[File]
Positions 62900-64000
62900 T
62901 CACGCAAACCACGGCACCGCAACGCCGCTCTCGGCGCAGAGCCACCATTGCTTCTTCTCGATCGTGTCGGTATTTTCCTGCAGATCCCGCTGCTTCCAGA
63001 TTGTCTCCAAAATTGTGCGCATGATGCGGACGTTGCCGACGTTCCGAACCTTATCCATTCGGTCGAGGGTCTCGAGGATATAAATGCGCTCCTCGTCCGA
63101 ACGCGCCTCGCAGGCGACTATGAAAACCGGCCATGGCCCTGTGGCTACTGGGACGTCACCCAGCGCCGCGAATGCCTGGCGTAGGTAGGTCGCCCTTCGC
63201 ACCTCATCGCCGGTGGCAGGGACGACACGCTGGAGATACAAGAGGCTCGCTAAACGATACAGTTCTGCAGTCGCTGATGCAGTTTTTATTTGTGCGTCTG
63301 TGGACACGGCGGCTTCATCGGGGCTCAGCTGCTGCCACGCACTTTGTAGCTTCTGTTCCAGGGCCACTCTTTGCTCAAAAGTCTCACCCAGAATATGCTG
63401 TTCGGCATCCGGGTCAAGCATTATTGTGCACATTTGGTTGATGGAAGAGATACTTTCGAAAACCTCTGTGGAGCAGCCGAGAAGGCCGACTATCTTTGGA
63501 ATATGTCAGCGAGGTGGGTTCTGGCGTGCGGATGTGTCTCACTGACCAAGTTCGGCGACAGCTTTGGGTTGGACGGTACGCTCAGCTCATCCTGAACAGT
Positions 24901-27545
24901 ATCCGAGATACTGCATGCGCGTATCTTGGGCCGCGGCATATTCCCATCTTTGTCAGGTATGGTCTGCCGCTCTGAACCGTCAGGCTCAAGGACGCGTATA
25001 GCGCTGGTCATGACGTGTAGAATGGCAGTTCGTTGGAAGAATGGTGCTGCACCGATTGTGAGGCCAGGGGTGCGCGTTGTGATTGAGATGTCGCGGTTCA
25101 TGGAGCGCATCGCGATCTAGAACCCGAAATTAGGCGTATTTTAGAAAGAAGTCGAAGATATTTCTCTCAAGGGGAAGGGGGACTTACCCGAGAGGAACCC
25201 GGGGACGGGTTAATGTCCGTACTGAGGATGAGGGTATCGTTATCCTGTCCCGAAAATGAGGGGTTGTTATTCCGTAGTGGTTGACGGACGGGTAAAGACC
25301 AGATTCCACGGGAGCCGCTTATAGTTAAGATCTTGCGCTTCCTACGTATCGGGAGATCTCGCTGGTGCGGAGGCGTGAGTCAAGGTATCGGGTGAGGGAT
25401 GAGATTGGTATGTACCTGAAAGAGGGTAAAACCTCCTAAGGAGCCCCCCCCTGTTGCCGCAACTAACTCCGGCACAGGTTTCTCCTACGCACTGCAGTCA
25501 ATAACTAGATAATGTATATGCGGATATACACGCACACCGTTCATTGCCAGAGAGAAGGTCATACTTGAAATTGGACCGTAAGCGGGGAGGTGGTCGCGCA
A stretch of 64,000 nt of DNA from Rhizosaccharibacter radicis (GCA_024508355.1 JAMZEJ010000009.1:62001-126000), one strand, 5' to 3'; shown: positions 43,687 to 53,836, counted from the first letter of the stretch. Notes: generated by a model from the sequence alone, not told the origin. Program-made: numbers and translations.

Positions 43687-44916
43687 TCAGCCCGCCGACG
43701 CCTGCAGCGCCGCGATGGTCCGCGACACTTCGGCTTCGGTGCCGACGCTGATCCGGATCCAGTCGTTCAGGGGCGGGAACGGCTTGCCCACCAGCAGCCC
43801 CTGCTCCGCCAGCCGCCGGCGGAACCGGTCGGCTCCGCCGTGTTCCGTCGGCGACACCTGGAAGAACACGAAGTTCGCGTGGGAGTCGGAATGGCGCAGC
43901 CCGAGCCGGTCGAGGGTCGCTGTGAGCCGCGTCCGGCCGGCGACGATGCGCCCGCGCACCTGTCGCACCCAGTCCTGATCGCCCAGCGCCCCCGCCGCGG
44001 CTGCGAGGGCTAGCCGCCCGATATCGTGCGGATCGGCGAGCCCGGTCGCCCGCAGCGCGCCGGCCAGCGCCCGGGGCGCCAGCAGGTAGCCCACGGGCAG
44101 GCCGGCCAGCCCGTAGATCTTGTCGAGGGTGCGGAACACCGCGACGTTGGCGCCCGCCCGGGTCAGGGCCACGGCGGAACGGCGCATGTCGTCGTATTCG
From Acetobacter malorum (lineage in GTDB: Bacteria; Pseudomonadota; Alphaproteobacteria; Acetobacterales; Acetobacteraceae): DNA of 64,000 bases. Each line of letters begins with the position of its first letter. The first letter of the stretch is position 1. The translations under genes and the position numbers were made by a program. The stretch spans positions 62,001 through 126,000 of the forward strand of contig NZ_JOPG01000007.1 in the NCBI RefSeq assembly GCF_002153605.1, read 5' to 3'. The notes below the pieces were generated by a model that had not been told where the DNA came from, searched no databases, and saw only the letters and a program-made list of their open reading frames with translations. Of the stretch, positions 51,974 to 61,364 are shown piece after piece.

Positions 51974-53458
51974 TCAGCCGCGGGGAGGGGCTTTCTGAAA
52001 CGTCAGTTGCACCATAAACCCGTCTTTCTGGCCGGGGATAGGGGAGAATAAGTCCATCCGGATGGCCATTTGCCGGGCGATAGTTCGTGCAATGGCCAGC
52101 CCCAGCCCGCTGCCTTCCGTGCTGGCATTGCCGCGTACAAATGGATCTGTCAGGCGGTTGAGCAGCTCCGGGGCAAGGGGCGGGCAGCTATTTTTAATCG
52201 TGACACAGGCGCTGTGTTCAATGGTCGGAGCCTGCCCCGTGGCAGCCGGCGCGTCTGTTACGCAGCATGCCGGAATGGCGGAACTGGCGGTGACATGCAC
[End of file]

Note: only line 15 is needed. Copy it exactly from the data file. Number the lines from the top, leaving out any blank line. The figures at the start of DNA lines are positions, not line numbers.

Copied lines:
25301 AGATTCCACGGGAGCCGCTTATAGTTAAGATCTTGCGCTTCCTACGTATCGGGAGATCTCGCTGGTGCGGAGGCGTGAGTCAAGGTATCGGGTGAGGGAT